Mediterranean Diet May Slow Progression of Psoriasis

Spanish scientists advise psoriasis sufferers to consider following a healthy eating plan such as the Mediterranean diet.

By Mary West
Sep. 4, 2018 10:29 UTC

A new study indi­cated that fol­low­ing the Mediterranean diet (MedDiet) may reduce the sever­ity and slow the pro­gres­sion of pso­ri­a­sis. The researchers believe the anti-inflam­ma­tory prop­er­ties of the diet are respon­si­ble for the ben­e­fit.

With results of pre­vi­ous stud­ies and these find­ings, we should not hes­i­tate to advise peo­ple with pso­ri­a­sis to con­sider a healthy eat­ing plan such as the MedDiet.- Céline Phan, Paris Est Créteil University

The Mediterranean diet has been shown to reduce chronic inflam­ma­tion and have a pos­i­tive effect on the risk of meta­bolic syn­drome and car­dio­vas­cu­lar events,” wrote the authors. Because pso­ri­a­sis is a chronic inflam­ma­tory con­di­tion, they the­o­rized the diet would have a ben­e­fi­cial effect on it.

Psoriasis affects between 1 to 3 per­cent of the pop­u­la­tion. It’s char­ac­ter­ized by itchy, red and scaly patches of skin. The con­di­tion can be painful and lead to joint prob­lems, thus impair­ing the abil­ity to per­form every­day activ­i­ties. As pso­ri­a­sis has no cure, the goal of treat­ment is to man­age symp­toms.

The research pub­lished in JAMA Dermatology involved an analy­sis of data from the NutriNet-Santé pro­gram, an ongo­ing obser­va­tional study launched in France in 2009.

The data­base included more than 35,000 par­tic­i­pants of a mean age of 47.5 years.

Based on answers from a pso­ri­a­sis ques­tion­naire, the indi­vid­u­als were cat­e­go­rized into three groups: pso­ri­a­sis-free, non-severe pso­ri­a­sis and severe pso­ri­a­sis.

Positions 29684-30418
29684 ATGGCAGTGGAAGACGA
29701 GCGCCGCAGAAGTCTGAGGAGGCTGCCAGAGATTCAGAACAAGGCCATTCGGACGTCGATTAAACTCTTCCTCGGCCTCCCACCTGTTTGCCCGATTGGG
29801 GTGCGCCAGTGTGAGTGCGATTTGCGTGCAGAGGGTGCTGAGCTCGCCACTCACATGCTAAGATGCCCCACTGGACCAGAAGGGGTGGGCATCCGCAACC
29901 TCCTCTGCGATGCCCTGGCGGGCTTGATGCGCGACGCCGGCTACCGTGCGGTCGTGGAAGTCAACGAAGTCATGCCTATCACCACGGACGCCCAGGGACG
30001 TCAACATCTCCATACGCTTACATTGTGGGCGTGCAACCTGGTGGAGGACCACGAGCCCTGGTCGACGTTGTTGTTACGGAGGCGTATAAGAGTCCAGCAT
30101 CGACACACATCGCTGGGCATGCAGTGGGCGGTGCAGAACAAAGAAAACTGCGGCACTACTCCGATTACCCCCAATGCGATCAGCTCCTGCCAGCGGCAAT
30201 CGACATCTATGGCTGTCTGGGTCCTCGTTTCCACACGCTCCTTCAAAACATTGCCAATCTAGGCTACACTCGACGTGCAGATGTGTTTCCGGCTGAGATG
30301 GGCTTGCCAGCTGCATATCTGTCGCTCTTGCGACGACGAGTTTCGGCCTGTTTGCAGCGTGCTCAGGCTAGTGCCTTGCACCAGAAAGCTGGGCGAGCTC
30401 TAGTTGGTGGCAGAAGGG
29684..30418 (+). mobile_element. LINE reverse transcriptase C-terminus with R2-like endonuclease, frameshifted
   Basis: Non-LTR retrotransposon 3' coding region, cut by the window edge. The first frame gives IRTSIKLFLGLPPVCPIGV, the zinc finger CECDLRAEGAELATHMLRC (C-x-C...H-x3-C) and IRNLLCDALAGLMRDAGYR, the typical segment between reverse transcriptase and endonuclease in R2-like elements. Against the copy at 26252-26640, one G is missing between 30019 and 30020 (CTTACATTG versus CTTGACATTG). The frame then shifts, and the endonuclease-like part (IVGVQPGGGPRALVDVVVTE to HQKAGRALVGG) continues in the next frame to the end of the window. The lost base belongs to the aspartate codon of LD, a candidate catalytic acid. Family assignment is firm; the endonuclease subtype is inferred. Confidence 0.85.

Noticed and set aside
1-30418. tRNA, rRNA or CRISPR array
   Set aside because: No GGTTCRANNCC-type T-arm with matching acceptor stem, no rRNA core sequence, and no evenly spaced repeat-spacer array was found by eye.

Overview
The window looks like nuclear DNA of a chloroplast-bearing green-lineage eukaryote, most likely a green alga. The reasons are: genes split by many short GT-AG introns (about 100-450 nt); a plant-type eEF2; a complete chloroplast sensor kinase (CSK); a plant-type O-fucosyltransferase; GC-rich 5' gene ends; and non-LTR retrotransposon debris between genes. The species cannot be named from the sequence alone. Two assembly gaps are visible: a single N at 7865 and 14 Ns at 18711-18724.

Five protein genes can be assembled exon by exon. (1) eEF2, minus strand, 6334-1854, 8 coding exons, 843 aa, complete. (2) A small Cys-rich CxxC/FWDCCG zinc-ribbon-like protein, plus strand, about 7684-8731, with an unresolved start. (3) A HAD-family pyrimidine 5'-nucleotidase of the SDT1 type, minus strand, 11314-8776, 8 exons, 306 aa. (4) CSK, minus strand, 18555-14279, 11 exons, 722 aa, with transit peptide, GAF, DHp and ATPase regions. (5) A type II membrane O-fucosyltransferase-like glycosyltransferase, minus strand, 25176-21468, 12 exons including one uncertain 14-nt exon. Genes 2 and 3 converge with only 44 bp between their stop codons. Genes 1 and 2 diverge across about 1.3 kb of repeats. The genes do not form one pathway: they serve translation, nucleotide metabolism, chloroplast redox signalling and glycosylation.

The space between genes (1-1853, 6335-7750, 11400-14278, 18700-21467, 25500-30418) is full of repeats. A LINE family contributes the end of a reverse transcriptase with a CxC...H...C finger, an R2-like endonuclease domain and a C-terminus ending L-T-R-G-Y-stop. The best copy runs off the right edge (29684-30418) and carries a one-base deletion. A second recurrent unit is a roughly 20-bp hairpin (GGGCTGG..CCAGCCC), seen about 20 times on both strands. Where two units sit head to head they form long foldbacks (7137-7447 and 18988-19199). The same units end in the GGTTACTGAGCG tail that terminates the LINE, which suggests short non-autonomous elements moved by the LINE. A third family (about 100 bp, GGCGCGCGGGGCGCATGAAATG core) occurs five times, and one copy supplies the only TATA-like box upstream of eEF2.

To mea­sure adher­ence to the MedDiet, dietary data was used to cal­cu­late MEDI-LITE scores, which range from 0 for no adher­ence to 18 for opti­mal adher­ence. In addi­tion, infor­ma­tion was col­lected on health and lifestyle fac­tors such as gen­der, age, body mass index (BMI), smok­ing habits, car­dio­vas­cu­lar dis­ease, phys­i­cal activ­ity and depres­sion symp­toms.

Results showed that 10 per­cent of the par­tic­i­pants had pso­ri­a­sis, with approx­i­mately one-fourth of the cases being severe. A sig­nif­i­cant inverse rela­tion­ship was found between the MEDI-LITE scores and severe pso­ri­a­sis, which meant the higher the adher­ence to the MedDiet, the lower was the risk.

Those with the high­est MedDiet adher­ence scores were 22 per­cent less likely to have severe pso­ri­a­sis com­pared to those with the low­est scores. According to the researchers, the results merit fur­ther stud­ies to estab­lish the asso­ci­a­tion between diet and pso­ri­a­sis.

Aside from the dietary link, a tie was noted between pso­ri­a­sis sever­ity and other fac­tors, includ­ing smok­ing, heart dis­ease, phys­i­cal activ­ity lev­els, BMI, dia­betes, high blood pres­sure, high triglyc­erides and depres­sion.

The MedDiet is rich in fruits, veg­eta­bles, whole grains, fish and extra vir­gin olive oil. These foods have sig­nif­i­cant amounts of com­po­nents with anti-inflam­ma­tory prop­er­ties, such as dietary fibers and antiox­i­dants,” lead author Céline Phan from Paris Est Créteil University told Olive Oil Times.

We can­not assume from this obser­va­tional study that fol­low­ing the MedDiet will reduce the risk of pso­ri­a­sis; how­ever, it high­lights an inverse asso­ci­a­tion between the MedDiet and the sever­ity of the dis­ease. With results of pre­vi­ous stud­ies and these find­ings, we should not hes­i­tate to advise peo­ple with pso­ri­a­sis to con­sider a healthy eat­ing plan such as the MedDiet,” she added.


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